A number of factors are fueling a nationwide surge in healthcare facility construction and improvements, including updating aging facilities, changing workforce needs and growing consumer demands for specialty services. Industry expansion is materializing to serve both ends of the population spectrum from birthing units and children’s hospitals to cancer centers, assisted living facilities and nursing homes.

Leading the industry growth is hospital construction—a white-hot market through 2004, following double-digit percentage gains in the preceding two years. According to statistics compiled by the U.S. Department of Commerce, construction of nongovernment-owned hospitals rose 9 percent to nearly $15 billion in 2003. Several organizations predict the growth pattern to continue its upswing, presenting opportunities for electrical contractors who understand the intricacies of this niche commercial market.

One of the biggest drivers of the healthcare halcyon, however, is the need to increase operational efficiency through the wide range of mechanical and electrical systems essential to their operations, said Carlos Petty, associate partner and group manager for New York City engineering consulting firm, Syska Hennessy Group Inc.

“A mechanical-electrical design template that provides for the newest technology using open protocol communications will allow various systems to be integrated while lowering overall operating costs,” said Petty. “Such a design allows for interaction among the equipment of multiple manufacturers and for the global monitoring of all critical functions at several different locations within a facility.”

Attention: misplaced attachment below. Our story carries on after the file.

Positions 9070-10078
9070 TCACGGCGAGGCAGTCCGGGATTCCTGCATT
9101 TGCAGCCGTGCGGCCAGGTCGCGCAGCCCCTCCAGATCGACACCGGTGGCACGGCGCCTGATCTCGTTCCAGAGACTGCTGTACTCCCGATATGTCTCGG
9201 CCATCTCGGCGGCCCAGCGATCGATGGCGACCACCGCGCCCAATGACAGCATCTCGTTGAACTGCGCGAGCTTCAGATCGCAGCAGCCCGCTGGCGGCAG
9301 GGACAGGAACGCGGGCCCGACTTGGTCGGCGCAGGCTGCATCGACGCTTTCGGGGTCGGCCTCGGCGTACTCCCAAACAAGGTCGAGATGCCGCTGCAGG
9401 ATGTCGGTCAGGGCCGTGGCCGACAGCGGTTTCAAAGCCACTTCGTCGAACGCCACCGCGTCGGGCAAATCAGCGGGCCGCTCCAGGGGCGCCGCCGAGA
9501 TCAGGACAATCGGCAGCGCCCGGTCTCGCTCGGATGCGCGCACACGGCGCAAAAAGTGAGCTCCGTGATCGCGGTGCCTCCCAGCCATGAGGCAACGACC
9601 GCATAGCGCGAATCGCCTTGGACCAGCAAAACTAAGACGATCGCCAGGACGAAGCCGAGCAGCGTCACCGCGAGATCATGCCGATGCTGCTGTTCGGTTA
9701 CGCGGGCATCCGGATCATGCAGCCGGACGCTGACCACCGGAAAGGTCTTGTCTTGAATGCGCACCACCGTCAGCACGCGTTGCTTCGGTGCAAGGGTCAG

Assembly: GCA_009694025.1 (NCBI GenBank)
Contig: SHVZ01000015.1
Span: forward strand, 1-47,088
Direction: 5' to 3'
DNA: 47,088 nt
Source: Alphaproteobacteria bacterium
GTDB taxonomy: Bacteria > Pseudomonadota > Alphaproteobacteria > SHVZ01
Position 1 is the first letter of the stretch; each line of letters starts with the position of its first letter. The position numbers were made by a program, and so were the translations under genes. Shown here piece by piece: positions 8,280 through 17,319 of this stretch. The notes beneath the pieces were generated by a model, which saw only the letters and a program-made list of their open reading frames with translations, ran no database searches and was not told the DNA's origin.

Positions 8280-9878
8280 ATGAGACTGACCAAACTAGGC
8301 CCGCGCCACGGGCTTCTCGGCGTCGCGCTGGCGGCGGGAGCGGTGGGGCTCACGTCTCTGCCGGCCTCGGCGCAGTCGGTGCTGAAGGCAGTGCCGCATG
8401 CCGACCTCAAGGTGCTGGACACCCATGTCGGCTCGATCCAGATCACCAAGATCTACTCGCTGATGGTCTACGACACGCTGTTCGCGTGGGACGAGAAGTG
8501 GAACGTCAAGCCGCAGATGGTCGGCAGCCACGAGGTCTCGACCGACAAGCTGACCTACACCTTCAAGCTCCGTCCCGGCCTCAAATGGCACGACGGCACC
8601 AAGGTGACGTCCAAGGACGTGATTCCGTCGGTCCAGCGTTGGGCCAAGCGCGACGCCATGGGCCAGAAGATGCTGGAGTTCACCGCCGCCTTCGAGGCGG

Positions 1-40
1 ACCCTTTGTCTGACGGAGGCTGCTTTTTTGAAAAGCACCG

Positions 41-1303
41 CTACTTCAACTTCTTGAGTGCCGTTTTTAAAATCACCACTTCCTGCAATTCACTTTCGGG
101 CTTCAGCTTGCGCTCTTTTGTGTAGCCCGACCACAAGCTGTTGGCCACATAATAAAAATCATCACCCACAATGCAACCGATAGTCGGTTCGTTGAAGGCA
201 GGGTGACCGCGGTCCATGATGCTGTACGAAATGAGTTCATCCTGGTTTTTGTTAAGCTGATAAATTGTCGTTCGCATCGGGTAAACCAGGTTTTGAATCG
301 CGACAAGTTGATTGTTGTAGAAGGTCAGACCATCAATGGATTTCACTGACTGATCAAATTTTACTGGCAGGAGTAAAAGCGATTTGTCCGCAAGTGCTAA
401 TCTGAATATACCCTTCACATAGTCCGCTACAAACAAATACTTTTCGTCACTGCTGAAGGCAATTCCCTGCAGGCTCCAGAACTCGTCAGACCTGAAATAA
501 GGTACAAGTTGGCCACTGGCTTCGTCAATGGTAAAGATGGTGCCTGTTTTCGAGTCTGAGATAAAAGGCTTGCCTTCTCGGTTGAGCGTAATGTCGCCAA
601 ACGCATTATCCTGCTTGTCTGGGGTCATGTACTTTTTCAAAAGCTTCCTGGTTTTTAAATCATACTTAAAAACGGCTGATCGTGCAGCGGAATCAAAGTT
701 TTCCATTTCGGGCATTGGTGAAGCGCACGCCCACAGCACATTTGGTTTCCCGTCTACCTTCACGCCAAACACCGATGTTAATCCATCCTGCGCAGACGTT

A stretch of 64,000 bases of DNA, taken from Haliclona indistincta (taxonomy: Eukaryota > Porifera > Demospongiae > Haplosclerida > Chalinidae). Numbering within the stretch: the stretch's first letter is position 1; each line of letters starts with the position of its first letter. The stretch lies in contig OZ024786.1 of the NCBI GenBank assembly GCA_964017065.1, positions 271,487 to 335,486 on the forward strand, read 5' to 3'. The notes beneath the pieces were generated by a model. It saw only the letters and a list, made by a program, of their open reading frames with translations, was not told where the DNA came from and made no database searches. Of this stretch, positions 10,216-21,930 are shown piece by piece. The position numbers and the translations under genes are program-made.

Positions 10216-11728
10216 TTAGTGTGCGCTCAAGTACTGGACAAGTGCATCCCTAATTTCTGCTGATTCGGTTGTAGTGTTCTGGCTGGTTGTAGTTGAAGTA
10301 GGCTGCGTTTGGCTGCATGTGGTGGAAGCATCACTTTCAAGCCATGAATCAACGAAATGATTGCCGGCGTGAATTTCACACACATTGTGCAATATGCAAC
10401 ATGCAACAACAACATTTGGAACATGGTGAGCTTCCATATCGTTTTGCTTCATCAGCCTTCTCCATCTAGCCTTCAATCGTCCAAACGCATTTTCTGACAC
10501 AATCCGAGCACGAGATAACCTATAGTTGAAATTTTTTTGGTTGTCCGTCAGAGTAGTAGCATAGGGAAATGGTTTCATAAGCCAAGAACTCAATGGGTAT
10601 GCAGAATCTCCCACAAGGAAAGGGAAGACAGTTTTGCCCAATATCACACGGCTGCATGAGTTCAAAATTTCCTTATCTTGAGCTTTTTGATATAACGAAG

From silos to integrated savings

Early healthcare construction and its supportive infrastructure typically resemble a series of silos. Today, administrators are reaching a new level of building management—one that recognizes the potential energy savings from connecting systems through software and Internet-based automation technologies.

“There’s more systems integration than ever before and the market has grown immensely,” says James Farina III of West-Fair Electric Contractors Inc., Hawthorne, N.Y. “But from a contractor’s standpoint, you really have to know what you’re doing. You need a foreman and crew with the experience to wire and electronically integrate the various systems.”

Wired and wireless network solutions are centralizing the control and monitoring of a wide range of business critical -systems:

°Lighting

°Heating, ventilation and air conditioning

°Fire alarm

°Plumbing

°Environmental

°Security

°Low-voltage

°Boiler and chiller controls

°Air pressure, temperature and humidity controls

°Information databases

Several energy-efficiency trends are converging to underscore the push for systems integration. According to Petty, the healthcare industry is beginning to respond to sustainable design construction applications for high-performance healthcare buildings.

“Electrical contractors need to understand the certification process and requirements to meet the LEED [Leadership in Energy and Environmental Design] green building rating system. More monitoring and control of water and electric usage will be required, increasing electrical installation requirements,” said Petty.

The MasterFormat 2004 standard has already expanded integrated automation construction subjects in the new Division 25 (Integrated Automation), to further identify and explain requirements to accommodate industry changes.